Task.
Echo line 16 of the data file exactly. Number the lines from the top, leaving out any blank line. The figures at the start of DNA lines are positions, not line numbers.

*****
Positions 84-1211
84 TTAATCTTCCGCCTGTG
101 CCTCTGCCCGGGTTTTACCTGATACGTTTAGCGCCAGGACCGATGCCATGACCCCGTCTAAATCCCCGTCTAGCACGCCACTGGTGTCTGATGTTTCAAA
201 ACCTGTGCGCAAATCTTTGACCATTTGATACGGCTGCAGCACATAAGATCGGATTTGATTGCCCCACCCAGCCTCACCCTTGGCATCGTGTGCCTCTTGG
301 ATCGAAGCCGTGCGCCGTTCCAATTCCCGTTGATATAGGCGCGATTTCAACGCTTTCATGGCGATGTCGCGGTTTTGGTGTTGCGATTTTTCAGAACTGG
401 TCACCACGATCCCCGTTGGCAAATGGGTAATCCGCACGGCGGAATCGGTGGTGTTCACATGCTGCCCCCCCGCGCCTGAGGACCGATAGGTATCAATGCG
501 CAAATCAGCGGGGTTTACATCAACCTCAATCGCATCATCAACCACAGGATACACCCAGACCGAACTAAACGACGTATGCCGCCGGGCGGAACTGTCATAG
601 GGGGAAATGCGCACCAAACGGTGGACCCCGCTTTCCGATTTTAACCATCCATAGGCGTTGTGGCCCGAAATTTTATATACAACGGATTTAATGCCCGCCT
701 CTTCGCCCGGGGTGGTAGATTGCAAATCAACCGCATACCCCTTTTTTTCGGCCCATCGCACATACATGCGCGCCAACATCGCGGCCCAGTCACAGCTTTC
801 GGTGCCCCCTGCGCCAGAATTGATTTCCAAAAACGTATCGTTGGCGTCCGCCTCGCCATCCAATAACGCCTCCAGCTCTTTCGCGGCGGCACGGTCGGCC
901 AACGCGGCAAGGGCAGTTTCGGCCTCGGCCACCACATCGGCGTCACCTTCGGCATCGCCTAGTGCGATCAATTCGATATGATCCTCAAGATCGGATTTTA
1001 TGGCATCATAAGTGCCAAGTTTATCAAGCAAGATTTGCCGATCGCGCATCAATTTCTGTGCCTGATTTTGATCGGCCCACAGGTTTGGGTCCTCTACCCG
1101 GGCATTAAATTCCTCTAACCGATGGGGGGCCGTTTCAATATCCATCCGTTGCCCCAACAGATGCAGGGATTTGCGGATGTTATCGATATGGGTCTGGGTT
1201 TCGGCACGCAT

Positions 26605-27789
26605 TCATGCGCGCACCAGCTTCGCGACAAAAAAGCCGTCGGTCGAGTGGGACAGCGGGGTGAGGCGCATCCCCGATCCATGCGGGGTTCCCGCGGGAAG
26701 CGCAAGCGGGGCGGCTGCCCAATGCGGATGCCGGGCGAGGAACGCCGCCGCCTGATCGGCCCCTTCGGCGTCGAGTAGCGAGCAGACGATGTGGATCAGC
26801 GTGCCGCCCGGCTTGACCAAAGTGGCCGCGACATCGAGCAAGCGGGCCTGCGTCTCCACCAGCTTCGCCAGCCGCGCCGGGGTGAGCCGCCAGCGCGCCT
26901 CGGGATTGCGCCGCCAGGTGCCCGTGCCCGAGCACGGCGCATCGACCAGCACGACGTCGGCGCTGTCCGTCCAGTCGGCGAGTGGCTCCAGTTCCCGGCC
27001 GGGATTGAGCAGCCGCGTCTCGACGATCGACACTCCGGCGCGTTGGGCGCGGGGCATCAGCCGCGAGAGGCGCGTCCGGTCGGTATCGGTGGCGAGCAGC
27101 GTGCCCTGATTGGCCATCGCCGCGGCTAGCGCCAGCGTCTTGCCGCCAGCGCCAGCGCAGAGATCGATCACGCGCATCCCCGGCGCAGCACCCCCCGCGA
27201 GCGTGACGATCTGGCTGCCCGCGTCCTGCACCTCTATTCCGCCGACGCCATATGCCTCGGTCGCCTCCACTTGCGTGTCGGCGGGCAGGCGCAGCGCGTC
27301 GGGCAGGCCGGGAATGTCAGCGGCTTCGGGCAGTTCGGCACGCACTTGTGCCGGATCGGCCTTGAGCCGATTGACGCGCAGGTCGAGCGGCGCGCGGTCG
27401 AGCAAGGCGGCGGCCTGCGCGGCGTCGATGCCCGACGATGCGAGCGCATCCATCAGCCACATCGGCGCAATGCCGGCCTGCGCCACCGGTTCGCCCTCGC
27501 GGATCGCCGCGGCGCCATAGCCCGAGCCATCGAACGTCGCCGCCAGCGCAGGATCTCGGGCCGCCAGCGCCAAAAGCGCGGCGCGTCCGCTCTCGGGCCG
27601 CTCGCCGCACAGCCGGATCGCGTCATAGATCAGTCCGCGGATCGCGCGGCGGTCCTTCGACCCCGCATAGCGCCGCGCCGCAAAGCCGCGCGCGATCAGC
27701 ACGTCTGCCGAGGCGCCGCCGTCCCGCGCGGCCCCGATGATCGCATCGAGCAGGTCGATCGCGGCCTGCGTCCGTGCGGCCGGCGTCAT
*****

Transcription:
26605 TCATGCGCGCACCAGCTTCGCGACAAAAAAGCCGTCGGTCGAGTGGGACAGCGGGGTGAGGCGCATCCCCGATCCATGCGGGGTTCCCGCGGGAAG